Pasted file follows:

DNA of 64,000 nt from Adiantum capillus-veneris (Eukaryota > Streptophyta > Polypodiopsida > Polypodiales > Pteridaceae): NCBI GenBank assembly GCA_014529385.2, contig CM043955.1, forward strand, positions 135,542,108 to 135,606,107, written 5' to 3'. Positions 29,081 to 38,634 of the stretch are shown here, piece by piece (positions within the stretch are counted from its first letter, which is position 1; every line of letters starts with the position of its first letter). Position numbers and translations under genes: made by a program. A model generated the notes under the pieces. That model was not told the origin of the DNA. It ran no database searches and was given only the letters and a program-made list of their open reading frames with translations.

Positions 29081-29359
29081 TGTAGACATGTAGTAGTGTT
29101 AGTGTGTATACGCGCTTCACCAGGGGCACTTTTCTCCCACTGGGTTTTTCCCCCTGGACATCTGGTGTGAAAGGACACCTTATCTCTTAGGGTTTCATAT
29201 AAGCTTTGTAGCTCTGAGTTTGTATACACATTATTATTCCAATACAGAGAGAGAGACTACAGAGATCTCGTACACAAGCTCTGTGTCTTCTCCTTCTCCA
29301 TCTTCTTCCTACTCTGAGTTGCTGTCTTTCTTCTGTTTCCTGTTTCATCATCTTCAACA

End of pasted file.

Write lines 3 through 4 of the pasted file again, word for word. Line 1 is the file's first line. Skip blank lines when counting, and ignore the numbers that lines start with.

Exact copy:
29081 TGTAGACATGTAGTAGTGTT
29101 AGTGTGTATACGCGCTTCACCAGGGGCACTTTTCTCCCACTGGGTTTTTCCCCCTGGACATCTGGTGTGAAAGGACACCTTATCTCTTAGGGTTTCATAT